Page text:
Jean Tirole and Josh Lerner on Open Source

They wrote,

Open source and academia have many parallels. The most obvious parallel relates to motivation. As in open source, the direct financial returns from writing academic articles are typically nonexistent, but career concerns and the desire for peer recognition provide powerful inducements

They wrote this almost ten years ago. I bring it up because of Tirole’s Nobel Prize, announced yesterday.

Tirole and Lerner noted, with a bit of puzzlement that, compared with open-source software writers, academics were less likely to make their data sources public and more likely to allow their work to be hidden behind publishers’ paywalls. I think that in those ten years there has been a shift, at least in economics, more in the direction of the open-source model.

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2 Responses to Jean Tirole and Josh Lerner on Open Source

  1. Rick Hull says:

    Faith in open source technology largely reminds me of faith in free markets. Neither free markets nor open source efforts guarantee good products at low prices, but they are both awfully good indicators. They both rely on distributed meritocracy to push the cream to the top; virulently pro-consumer, both abhor monopoly and anticompetitive behavior.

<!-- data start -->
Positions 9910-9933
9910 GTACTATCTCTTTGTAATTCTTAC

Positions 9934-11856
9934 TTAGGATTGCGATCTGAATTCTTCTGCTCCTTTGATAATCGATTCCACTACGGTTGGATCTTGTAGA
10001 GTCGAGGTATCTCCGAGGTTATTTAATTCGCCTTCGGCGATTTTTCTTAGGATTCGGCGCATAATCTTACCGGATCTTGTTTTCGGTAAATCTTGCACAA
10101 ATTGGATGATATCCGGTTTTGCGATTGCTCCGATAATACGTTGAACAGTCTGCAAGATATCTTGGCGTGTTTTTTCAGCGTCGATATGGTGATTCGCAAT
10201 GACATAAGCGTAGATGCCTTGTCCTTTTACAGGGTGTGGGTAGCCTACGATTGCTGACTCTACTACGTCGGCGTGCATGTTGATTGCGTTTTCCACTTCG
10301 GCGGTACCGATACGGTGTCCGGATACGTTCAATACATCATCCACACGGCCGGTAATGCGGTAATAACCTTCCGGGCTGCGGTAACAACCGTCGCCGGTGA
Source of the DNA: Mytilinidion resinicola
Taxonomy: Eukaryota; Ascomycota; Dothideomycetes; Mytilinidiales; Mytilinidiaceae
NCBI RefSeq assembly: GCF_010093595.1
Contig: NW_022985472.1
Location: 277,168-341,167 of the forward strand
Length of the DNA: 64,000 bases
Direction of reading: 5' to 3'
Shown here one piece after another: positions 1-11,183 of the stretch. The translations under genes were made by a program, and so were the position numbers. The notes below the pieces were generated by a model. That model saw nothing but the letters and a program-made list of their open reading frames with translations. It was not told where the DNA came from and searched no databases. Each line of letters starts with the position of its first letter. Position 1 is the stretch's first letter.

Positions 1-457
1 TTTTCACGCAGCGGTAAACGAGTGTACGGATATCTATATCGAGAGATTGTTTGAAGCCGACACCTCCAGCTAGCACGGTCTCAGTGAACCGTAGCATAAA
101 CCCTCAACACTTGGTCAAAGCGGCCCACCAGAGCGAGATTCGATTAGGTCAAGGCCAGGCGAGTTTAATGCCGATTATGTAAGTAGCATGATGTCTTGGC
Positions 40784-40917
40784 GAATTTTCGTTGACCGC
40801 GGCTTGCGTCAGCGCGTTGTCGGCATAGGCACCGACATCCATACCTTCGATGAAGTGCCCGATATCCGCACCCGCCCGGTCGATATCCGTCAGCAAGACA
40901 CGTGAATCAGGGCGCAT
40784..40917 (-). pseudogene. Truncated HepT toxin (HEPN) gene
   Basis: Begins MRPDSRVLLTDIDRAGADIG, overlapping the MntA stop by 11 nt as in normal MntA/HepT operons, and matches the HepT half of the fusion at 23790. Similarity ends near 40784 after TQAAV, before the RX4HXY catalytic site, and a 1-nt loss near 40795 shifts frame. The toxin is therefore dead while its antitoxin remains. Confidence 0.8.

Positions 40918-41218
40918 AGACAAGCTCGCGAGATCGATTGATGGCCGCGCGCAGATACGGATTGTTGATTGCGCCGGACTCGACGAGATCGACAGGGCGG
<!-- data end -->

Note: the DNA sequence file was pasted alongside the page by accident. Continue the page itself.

And while there are plenty of examples of specific open source efforts gone wrong, or bad market outcomes, their very persistence at least indicates accordance with “least bad” outcomes. Most truly terrible market offerings and open source efforts disappear or change ownership / production before anyone has a chance to care.

  2. Jack PQ says:

    I don’t see why this is puzzling. First, about the data, often datasets are the result of merging several publicly available sets together, or hand-collecting data. As long as you can squeeze papers out of these datasets, why share? Moreover, as Angus Deaton explained once, there are “replication trolls” who challenge published articles whose data are available, and make specious claims to score a publication. I’m all for replication but this problem should not be trivialized.

    Second, academics want to publish in prestigious outlets. Few academics expect the general public to read their works (Freakonomics aside). A paywall is no obstacle to (most) other academics obtaining the paper, so authors are roughly indifferent to them. Due to first-mover advantage (I think), for-profit publishers own most of the top journals. The outcome is that most research is behind a paywall. But this is a consequence of the peculiar economics of scientific publishing.

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